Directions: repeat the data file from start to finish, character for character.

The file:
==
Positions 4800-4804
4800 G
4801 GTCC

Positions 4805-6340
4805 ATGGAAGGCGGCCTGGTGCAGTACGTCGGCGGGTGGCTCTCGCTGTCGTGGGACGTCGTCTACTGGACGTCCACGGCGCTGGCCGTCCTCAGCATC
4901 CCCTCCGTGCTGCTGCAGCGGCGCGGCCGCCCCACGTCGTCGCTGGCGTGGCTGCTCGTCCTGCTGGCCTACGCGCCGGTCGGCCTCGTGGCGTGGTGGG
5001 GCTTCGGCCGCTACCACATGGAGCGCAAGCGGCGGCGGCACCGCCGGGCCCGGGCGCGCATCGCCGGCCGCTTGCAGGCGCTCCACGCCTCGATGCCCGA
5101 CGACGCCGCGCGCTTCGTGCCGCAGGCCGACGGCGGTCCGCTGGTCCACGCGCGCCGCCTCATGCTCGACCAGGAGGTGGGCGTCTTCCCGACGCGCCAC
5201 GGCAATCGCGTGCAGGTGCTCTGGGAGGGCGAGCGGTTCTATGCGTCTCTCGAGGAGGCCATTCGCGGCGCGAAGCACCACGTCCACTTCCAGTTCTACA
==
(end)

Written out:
Positions 4800-4804
4800 G
4801 GTCC

Positions 4805-6340
4805 ATGGAAGGCGGCCTGGTGCAGTACGTCGGCGGGTGGCTCTCGCTGTCGTGGGACGTCGTCTACTGGACGTCCACGGCGCTGGCCGTCCTCAGCATC
4901 CCCTCCGTGCTGCTGCAGCGGCGCGGCCGCCCCACGTCGTCGCTGGCGTGGCTGCTCGTCCTGCTGGCCTACGCGCCGGTCGGCCTCGTGGCGTGGTGGG
5001 GCTTCGGCCGCTACCACATGGAGCGCAAGCGGCGGCGGCACCGCCGGGCCCGGGCGCGCATCGCCGGCCGCTTGCAGGCGCTCCACGCCTCGATGCCCGA
5101 CGACGCCGCGCGCTTCGTGCCGCAGGCCGACGGCGGTCCGCTGGTCCACGCGCGCCGCCTCATGCTCGACCAGGAGGTGGGCGTCTTCCCGACGCGCCAC
5201 GGCAATCGCGTGCAGGTGCTCTGGGAGGGCGAGCGGTTCTATGCGTCTCTCGAGGAGGCCATTCGCGGCGCGAAGCACCACGTCCACTTCCAGTTCTACA